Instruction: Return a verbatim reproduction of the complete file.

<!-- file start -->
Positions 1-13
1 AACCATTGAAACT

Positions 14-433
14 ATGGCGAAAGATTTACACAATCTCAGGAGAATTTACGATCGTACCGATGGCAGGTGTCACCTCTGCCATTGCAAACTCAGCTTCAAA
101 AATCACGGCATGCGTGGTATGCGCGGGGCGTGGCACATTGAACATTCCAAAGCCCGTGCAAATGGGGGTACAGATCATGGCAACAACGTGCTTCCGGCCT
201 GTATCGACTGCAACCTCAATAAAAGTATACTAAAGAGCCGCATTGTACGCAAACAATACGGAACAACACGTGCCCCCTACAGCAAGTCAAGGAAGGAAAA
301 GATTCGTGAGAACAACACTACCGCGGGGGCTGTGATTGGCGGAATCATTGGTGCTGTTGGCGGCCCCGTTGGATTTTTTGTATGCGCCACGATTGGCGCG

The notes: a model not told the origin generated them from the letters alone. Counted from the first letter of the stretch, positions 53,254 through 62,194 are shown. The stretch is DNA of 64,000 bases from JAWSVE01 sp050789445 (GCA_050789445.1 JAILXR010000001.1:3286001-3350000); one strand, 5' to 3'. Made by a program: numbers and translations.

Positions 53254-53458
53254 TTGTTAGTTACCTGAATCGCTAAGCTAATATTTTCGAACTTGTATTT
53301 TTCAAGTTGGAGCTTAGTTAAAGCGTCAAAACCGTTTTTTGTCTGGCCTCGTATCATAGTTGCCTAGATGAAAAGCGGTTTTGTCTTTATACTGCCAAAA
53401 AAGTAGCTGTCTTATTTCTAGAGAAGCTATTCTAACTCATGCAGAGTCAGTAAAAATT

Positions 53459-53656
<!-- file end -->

Positions 1-13
1 AACCATTGAAACT

Positions 14-433
14 ATGGCGAAAGATTTACACAATCTCAGGAGAATTTACGATCGTACCGATGGCAGGTGTCACCTCTGCCATTGCAAACTCAGCTTCAAA
101 AATCACGGCATGCGTGGTATGCGCGGGGCGTGGCACATTGAACATTCCAAAGCCCGTGCAAATGGGGGTACAGATCATGGCAACAACGTGCTTCCGGCCT
201 GTATCGACTGCAACCTCAATAAAAGTATACTAAAGAGCCGCATTGTACGCAAACAATACGGAACAACACGTGCCCCCTACAGCAAGTCAAGGAAGGAAAA
301 GATTCGTGAGAACAACACTACCGCGGGGGCTGTGATTGGCGGAATCATTGGTGCTGTTGGCGGCCCCGTTGGATTTTTTGTATGCGCCACGATTGGCGCG

The notes: a model not told the origin generated them from the letters alone. Counted from the first letter of the stretch, positions 53,254 through 62,194 are shown. The stretch is DNA of 64,000 bases from JAWSVE01 sp050789445 (GCA_050789445.1 JAILXR010000001.1:3286001-3350000); one strand, 5' to 3'. Made by a program: numbers and translations.

Positions 53254-53458
53254 TTGTTAGTTACCTGAATCGCTAAGCTAATATTTTCGAACTTGTATTT
53301 TTCAAGTTGGAGCTTAGTTAAAGCGTCAAAACCGTTTTTTGTCTGGCCTCGTATCATAGTTGCCTAGATGAAAAGCGGTTTTGTCTTTATACTGCCAAAA
53401 AAGTAGCTGTCTTATTTCTAGAGAAGCTATTCTAACTCATGCAGAGTCAGTAAAAATT

Positions 53459-53656